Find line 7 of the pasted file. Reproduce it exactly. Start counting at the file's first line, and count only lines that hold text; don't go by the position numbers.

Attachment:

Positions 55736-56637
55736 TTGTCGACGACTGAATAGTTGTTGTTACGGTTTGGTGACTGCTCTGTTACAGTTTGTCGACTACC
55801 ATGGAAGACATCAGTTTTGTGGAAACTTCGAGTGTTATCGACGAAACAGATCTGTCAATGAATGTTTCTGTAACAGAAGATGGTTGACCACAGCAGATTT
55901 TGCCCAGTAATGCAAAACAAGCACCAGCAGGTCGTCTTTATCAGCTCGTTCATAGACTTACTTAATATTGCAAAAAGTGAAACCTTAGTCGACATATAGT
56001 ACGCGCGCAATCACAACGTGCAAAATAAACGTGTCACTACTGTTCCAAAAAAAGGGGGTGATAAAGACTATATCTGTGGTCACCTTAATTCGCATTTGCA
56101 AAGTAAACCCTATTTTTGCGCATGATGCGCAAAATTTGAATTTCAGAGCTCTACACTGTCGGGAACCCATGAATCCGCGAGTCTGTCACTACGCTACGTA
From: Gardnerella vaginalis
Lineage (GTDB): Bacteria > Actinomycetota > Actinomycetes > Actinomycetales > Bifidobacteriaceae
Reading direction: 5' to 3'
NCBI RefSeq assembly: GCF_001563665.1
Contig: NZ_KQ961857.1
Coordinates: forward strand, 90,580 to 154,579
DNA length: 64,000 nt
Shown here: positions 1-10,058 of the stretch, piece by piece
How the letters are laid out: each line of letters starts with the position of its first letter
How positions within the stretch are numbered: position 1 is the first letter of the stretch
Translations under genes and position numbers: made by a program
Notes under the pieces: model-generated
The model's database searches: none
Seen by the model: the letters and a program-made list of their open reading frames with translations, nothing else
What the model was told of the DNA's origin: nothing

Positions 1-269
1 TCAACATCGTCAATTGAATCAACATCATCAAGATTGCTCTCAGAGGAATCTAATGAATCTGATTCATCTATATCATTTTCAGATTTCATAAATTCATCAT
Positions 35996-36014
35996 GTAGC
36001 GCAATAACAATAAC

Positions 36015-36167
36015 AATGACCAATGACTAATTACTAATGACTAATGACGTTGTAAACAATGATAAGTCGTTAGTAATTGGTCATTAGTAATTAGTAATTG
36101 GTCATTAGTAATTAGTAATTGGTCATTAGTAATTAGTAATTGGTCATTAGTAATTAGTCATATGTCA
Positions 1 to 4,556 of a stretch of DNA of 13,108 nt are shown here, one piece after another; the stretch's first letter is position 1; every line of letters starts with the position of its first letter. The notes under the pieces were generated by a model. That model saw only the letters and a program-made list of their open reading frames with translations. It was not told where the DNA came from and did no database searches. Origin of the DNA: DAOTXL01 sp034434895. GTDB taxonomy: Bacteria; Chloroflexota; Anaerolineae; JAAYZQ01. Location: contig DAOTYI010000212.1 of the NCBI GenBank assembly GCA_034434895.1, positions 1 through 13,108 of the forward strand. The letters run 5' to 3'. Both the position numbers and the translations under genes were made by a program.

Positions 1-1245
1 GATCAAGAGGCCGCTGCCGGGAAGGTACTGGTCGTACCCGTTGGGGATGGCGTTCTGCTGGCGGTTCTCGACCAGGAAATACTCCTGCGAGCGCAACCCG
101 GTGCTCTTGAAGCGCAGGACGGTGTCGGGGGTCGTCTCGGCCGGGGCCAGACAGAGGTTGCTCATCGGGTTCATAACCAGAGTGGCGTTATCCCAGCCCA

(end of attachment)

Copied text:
From: Gardnerella vaginalis